Silence fell in the Fairview Legion on Tuesday after a doctor pulled out several needles he picked off the ground on his walk to the hall for a public meeting about the opening of a methadone clinic in the area.
“This disease is part of this community,” addictions physician David Saunders said above the sound of the glass needles clinking together in his hands. “I’m here to stand up for the addicts in the community who need help.”
Saunders works with Direction 180, the organization opening the new clinic in a house at 3648 Dutch Village Rd.
More than 100 people gathered for the town hall meeting Tuesday afternoon, and views were starkly polarized.
Many residents and business owners say they are not opposed to the methadone clinic, but rather its location. They also say that hearings should have been held with the public before the site was chosen.
The province currently has no regulations in terms of public consultation with regards to medical clinics.
“My objection is the lack of public process,” said Laurel Harrington, owner of nearby Freeman’s Little New York. “You can’t get a liquor license… you can’t build a shed without the community being notified.”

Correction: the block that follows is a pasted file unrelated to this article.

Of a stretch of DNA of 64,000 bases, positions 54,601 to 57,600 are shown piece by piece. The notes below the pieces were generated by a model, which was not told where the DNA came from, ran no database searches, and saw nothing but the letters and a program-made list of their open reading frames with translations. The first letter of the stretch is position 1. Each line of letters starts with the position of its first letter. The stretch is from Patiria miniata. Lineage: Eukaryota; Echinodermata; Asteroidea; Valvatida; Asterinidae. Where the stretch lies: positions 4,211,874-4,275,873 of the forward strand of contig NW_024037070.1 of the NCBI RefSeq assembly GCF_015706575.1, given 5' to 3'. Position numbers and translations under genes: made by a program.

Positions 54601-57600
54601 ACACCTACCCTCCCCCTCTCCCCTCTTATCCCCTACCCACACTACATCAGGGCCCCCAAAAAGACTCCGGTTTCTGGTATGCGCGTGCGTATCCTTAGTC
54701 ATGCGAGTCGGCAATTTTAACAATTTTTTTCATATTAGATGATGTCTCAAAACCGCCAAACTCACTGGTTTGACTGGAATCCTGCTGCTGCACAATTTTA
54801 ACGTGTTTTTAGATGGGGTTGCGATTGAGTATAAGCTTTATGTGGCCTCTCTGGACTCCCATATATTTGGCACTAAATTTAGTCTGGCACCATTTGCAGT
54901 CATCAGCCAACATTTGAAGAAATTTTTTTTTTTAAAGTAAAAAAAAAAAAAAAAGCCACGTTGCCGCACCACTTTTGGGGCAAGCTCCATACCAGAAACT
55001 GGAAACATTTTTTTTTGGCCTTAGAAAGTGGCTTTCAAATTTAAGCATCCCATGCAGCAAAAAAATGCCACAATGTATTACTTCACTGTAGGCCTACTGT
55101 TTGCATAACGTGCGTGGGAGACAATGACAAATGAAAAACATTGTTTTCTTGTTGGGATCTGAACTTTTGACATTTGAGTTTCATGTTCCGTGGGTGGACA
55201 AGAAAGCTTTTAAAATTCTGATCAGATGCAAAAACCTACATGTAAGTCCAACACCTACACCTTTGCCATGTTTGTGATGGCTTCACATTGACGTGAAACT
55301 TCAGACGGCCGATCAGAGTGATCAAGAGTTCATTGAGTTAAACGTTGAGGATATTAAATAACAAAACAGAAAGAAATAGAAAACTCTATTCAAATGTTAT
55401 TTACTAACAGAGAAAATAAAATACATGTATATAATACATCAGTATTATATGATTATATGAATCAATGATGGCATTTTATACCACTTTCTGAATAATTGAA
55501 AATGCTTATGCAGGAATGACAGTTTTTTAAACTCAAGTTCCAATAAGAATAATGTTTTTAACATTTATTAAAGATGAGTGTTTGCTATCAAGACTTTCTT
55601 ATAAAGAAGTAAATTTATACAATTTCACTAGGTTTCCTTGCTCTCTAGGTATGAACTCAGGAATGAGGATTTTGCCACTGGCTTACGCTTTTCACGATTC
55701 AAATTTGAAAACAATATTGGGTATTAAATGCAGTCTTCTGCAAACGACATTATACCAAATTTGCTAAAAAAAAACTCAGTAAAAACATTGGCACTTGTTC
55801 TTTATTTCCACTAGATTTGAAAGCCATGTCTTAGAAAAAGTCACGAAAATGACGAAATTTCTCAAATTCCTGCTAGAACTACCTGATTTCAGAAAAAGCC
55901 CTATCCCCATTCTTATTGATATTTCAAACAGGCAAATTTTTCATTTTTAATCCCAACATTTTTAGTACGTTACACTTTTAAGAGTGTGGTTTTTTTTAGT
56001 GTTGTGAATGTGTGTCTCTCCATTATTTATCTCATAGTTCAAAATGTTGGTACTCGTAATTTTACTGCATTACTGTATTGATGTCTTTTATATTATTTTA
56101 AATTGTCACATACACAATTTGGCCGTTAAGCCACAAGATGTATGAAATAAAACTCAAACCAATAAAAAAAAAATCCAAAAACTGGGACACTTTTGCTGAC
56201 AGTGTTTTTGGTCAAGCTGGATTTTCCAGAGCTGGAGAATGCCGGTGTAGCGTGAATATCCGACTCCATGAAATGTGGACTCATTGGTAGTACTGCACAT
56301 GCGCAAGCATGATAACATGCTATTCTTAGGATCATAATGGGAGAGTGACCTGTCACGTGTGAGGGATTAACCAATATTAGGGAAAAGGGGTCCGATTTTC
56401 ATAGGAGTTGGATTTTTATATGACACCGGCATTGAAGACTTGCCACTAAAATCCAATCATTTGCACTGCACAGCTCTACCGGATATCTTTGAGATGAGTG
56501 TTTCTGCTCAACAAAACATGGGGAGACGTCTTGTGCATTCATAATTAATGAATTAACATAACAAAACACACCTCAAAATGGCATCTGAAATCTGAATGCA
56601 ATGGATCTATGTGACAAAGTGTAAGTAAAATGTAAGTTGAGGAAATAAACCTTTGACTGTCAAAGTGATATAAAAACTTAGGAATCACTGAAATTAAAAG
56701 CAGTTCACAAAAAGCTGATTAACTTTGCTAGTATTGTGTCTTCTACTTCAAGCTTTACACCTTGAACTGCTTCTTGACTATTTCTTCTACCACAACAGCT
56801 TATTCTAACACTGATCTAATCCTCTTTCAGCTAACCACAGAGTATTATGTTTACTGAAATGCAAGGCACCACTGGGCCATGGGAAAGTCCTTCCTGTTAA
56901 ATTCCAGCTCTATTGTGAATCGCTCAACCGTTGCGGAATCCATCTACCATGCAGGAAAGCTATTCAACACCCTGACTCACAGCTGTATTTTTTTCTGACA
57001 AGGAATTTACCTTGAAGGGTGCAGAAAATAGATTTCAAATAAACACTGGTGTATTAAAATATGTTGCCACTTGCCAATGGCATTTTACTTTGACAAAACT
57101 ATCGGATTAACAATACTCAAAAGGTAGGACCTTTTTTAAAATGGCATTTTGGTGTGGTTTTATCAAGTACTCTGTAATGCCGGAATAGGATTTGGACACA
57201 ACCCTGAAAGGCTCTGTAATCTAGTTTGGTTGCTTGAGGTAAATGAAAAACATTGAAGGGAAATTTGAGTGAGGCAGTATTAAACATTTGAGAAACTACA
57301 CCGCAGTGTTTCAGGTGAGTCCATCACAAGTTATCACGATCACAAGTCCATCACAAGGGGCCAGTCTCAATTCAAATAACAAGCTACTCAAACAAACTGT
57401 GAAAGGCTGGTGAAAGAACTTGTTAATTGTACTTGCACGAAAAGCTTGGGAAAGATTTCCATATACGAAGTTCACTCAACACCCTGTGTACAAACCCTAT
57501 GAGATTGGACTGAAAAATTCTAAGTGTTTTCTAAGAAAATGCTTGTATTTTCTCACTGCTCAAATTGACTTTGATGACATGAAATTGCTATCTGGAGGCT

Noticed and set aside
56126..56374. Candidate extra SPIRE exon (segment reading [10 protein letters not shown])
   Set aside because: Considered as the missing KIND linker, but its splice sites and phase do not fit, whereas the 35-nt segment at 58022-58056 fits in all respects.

Saunders stressed the need for a clinic in the area, noting that 30 per cent of Direction 180’s 300-person wait list are from Fairview and that seven opiate drug addicts currently live in the building next door to the clinic.
Teresa Nelson is the mother of an addict who has called Direction 180 every day for months in an attempt to get off the group’s wait list.
“This methadone clinic is much needed,” said Nelson as people in the crowd openly wept.
Direction 180 executive director Cindy MacIsaac passed out a fact sheet and told the crowd that steps will be taken to ensure there is no loitering around the clinic, which will be open from 8 a.m. to 12 p.m. daily.
“It’s disturbing to me because I am also a resident of Fairview,” said MacIsaac, a recovering addict of 16 years. “I know that if I hadn’t had support, I wouldn’t be here today.”